• Resurrection and the life

Who is Jesus to you?

A Theology of Spitting

Even though the days of cane pole fishing have been replaced by high tech fishing gear, I can still remember fishing with those glorified sticks and a piece of string. Most of these memories include a short little pudgy man with a smiling face and big heart. Edgar was his name, and he was my Grandpa Lacy.

Grandpa and I would sit on the river bank by an old stone bridge and watch the muddy water gentle flow downstream. After baiting the hook, Grandpa would chuckle and say to me: “Before you toss your line out, make sure you spit on that fishin’ worm for good luck.”

Since I was just a kid who wanted to catch some fish, I eagerly spit on the worm; and, I did this with no thought to the origin or efficacy of this tradition. As I grew older, my curious mind would reminisce about the river bank days and the lore of spitting.

In biblical days, some people believed that spittle was representative of more than just good luck and catching fish—they believed it was a window to the soul. This could be one of the reasons that Jesus used His spittle when He performed some miracles like the one in John 9: “Jesus saw a man who had been blind from birth . . . He spat on the ground and made some mud with the saliva. He smeared the mud on the blind man’s eyes and said to him, “Go wash in the pool of Siloam.” So the blind man went away and washed, and came back seeing.”

In the Bible, blindness is symbolic of spiritual darkness. This man’s physical condition represented his spiritual need—his eyes were unseeing and his soul was blind. Jesus healed the one, so He could save the other.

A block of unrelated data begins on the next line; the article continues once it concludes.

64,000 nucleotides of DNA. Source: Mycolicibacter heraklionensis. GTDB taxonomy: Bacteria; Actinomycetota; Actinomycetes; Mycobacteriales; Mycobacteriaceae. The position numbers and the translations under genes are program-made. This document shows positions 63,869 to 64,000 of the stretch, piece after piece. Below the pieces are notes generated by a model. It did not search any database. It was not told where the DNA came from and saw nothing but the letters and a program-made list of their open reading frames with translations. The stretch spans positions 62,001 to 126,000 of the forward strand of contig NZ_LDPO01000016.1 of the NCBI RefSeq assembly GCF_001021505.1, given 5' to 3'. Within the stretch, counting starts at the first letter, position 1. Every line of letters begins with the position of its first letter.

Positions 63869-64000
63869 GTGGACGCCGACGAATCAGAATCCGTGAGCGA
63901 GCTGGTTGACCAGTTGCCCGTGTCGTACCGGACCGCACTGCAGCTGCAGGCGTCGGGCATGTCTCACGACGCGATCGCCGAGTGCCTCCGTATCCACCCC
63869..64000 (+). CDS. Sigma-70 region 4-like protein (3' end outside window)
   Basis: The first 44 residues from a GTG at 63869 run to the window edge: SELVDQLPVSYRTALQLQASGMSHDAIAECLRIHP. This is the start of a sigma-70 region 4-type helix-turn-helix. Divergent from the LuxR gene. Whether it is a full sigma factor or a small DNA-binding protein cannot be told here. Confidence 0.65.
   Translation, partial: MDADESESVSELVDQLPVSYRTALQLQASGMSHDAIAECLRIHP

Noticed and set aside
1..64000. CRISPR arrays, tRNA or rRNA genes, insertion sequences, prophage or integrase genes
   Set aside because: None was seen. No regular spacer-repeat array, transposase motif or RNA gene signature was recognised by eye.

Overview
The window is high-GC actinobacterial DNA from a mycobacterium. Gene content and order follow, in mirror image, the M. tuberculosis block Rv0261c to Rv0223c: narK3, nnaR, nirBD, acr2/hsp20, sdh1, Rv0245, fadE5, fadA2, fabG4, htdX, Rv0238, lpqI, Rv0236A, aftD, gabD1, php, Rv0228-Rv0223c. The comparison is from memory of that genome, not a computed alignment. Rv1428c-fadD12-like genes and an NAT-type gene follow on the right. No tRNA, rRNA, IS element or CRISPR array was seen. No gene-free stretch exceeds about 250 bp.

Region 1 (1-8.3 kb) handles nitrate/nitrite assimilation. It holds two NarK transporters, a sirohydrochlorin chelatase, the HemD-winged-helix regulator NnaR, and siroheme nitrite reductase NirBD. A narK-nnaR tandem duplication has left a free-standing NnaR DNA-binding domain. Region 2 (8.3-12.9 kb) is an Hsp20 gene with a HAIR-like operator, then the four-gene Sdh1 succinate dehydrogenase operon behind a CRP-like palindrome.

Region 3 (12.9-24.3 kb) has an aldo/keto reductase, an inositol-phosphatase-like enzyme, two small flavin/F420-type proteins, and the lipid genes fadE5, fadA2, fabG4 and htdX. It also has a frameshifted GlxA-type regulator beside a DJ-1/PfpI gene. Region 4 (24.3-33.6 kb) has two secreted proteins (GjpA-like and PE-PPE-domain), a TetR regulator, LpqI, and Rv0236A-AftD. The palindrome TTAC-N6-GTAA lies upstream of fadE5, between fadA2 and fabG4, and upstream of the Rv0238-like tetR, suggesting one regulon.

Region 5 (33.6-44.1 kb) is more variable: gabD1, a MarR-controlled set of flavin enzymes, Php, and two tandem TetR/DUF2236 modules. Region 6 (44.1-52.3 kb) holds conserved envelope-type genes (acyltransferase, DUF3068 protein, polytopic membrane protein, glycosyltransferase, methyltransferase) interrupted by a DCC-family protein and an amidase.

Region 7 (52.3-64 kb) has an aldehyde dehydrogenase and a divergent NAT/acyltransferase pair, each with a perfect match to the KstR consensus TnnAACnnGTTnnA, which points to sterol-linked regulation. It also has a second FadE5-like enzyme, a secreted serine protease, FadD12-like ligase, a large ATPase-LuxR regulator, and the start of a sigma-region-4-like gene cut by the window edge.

When questioned by the religious authorities about his prior condition and his present and miraculous healing, the man simply said: “All I know is that I was blind and now I can see.” This man knew that the healing of his body and soul was more than good luck, it was the good Lord at work.

When Jesus began His public ministry, He went to the synagogue and read from Isaiah:

“The Spirit of the Lord is upon me, because he has anointed me to proclaim good news to the poor. He has sent me to proclaim release to the captives and the regaining of sight to the blind, to set free those who are oppressed, to proclaim the year of the Lord’s favor.” Then he rolled up the scroll, gave it back to the attendant, and sat down. The eyes of everyone in the synagogue were fixed on him. Then he began to tell them, “Today this scripture has been fulfilled even as you heard it being read (Luke 4:18-21).”

Notice two of the phrases from above:
• He has sent me to proclaim release to the captives and the regaining of sight to the blind
• The eyes of everyone in the synagogue were fixed on Him.

Jesus came to restore sight to the unseeing eyes and the blind souls of the people seated in the synagogue, to the blind man in John 9, and to you and me as well.

Praise God for His goodness, grace, and mercy!